• Adjusting my self-perception again. I am an active person, still young(ish) at heart and certainly not willing to stop being out in the world, though too many times, I stay inside repairing. What seemed extreme before now seems practical: a wheelchair.  The possibility of another surgery is unbearable.  So yes.  Now a wheelchair looks like a friendly, smart tool to rely on just as my crutches, canes and arms of friends and family members have been.

So reader, two steps forward, one large big step back.  In my case, a revised knee replacement has truly required a revised life.  Each post-operative phase reveals how to continue adjusting.  One thing, for me, that remains true through all of my surgeries:  The faster I strive to heal the more I need to slow down, this time for some time.  Thankfully, my reading list is long.

chair in library 2


**  Among the many research articles on the subject is this handy-dandy one:   journals.plos.org/plosone/article?id=10.1371/journal.pone.0177285

NOTE: All photos are stock internet photos aside from the photo showing weights.

Author: amartinelbehri

Retired from working for large non-profits. I now write, take care of extended family, tutor English, and manage all aspects of living abroad while my husband works. I am recouperating from my 14th knee surgery and have some thoughts to share on many aspects of managing trauma, healing and starting over.

7 thoughts on “13. Micro-Movements”

  1. I have also had a TKR revision of my left knee after 6 years – due to instability ostensibly caused by lax ligaments in the front of my knee. My revision was done in April 2019. The tibial component was not replaced – just the femoral component and the spacer. Almost a year out and I still experience pain, stiffness, buckling, …. Most frustrating is – it still feels unstable! But differently. Yes – as you said – it is larger and I can feel it. I feel really alone with all this. I really appreciate finding your blog. Nice hear from someone else who is going through a similar thing.


    1. I appreciate your comments and bow to your experience, which provokes many thoughts: a) I am sorry for the continued stress you have to live with, and the uncertainty of it all. On a practical note, I have found a knee brace to help during those phases when I (still) buckle. The name of the brace is: Orthoservice, Ro+Ten, made in Moldova. It’s sturdy,yet lightweight: bends when I need to. I am hoping that continued leg/core strengthening exercises might minimize the buckling (A strange sensation: how do we define the experience of ‘buckling’? Sudden sliding? Painful torquing? Would appreciate your thoughts) b) Your story highlights how the already stressful situations facing many ‘revised patients’ is aggravated by realizing that solutions to our complex mobility issues may very well lie somewhere outside the orthopaedic community – a community who, at our stage of intervention, benefit more than we do by learning from our direct, ongoing, experience – no matter how many computer simulated circumstances they conjure, a bad knee repair causes our lives to irrevocably change. Together, patient and surgeon are ‘Going where we have never gone before’ so to speak. c) Embarking on replacing a revised knee joint can be a singularly lonely experience . No matter how much effort others genuinely give to empathize or support with information, ice packs or dinner trays, the existential threat to our peace of mind haunts as the pain, the immobility phases, the rush of less than exciting images about the future weigh in. Thick issues. Here is hoping that you have found a physical therapist who respects your experience and who seeks complementary strategies to help, that you have a strong personal support system, and to a peace of mind in knowing that you are not alone. One step, brace, cane, crutch, or wheelchair at a time. All my best.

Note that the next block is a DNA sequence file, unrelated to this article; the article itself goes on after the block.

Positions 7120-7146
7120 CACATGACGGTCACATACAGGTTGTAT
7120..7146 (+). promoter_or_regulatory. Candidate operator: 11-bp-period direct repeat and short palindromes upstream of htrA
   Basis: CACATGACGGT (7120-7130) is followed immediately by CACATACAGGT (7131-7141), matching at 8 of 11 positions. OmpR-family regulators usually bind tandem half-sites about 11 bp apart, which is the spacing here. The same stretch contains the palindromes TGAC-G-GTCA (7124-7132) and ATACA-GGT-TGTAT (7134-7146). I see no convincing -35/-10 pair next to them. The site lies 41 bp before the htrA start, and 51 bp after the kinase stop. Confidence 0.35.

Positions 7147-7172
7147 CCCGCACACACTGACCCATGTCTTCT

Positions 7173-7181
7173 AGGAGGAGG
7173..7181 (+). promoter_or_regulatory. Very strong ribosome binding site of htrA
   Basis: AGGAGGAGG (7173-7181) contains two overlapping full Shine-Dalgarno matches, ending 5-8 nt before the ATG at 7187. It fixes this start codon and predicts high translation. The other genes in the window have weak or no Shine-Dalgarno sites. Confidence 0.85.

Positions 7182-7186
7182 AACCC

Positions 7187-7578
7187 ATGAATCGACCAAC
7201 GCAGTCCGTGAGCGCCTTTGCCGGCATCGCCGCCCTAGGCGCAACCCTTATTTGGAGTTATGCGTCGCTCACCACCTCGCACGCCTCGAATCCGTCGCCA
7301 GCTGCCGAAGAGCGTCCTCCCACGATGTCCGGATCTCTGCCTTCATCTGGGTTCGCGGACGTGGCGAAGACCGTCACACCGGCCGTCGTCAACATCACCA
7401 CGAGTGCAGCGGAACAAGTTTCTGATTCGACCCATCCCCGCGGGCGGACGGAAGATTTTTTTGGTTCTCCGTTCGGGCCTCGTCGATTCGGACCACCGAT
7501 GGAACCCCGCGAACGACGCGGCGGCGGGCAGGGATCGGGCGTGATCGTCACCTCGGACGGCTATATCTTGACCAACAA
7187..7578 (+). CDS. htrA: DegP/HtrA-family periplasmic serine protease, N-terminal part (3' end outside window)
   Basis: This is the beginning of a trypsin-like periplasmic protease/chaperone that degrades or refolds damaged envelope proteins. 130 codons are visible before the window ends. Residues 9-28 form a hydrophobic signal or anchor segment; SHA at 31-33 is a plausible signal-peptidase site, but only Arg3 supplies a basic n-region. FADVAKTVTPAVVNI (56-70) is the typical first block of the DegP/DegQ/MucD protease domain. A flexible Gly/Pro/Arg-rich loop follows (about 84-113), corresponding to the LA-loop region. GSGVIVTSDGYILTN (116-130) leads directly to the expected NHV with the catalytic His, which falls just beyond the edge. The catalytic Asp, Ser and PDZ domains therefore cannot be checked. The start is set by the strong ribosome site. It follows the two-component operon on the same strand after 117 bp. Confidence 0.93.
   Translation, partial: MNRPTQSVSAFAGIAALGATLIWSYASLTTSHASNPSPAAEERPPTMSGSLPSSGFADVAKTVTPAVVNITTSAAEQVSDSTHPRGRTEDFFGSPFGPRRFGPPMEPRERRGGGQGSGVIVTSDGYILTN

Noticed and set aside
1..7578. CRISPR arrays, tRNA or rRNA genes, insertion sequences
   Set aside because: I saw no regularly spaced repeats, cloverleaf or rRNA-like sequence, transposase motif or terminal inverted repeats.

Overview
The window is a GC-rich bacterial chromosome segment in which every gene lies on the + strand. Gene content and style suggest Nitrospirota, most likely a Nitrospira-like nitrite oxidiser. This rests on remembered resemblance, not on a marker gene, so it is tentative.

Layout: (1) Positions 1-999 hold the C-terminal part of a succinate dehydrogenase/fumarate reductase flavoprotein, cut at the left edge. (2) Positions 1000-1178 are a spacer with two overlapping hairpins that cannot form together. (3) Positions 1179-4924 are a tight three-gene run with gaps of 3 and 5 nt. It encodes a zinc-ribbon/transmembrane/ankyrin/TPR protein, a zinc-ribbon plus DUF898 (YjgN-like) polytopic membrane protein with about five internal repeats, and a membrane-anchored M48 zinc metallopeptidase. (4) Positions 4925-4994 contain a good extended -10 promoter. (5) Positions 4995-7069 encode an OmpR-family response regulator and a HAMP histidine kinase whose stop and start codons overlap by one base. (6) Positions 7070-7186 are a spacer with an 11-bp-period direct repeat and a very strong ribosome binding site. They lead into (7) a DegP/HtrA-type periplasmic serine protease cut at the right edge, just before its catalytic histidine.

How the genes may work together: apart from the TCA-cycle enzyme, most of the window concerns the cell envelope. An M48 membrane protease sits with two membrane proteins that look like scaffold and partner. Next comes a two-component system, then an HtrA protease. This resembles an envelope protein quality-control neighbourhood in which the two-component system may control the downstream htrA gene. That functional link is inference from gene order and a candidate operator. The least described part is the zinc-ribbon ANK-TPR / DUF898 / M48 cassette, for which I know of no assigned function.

Liked by 1 person

      1. Thanks so much for responding to me.

        – questions… any idea where I can get this brace you’re talking about in the US? – How is your walking these days? Can you get around w/o a cane or brace at all? – I really don’t have access to a pool – but I do want to exercise. People on bane smart have been telling me that the stuff I do in the gym is too much. Maybe they are right. Leg lifts, leg presses…etc.

        thanks again!

        I hope we can keep in touch.




      2. Richard, I think your friends are right. Literally, and please, ‘Stop the Presses!” Even I am in pain for your joint. Could it be that US therapists are too aggressive in their rehab.? My Italian physical therapists taught me that slow and steady wins the race. Thai therapists added that SOME MODIFIED, standard TKR exercises are acceptable to healing a revised knee, but not all and again, slowly but surely. Thigh weights yes, ankle weights no; thera-bands at or above the knees, none below. I wish for you access to a pool where you can straight leg kick more than you can walk, where you can lightly jog and vigorously do ‘sitting on the ladder’ straight leg pull ups, using your core and, NO weights on your legs but strapped to your body for overall aerobic fitness. Physio-balls yes, weight machines no. Isometrics every other day/pool every other day. If you send me your email, I can send you a picture of the brace I mentioned. Physio-tape works exceptionally well on joint inflammation and pain, even a year and some months out of surgery. I swear by it. Finally, accept that less is more. At this stage, you need to pamper that stressed joint. Buckling is a sign of not only overall joint inflammation caused by scar tissue, but of possible micro-movements and loosening. Pamper that stressed joint and yourself. Find a way to enjoy planks (with or without a ball under your thighs) and yoga inversions. I suspect that if you work on other parts of your body the knee will follow. Let’s hope for that.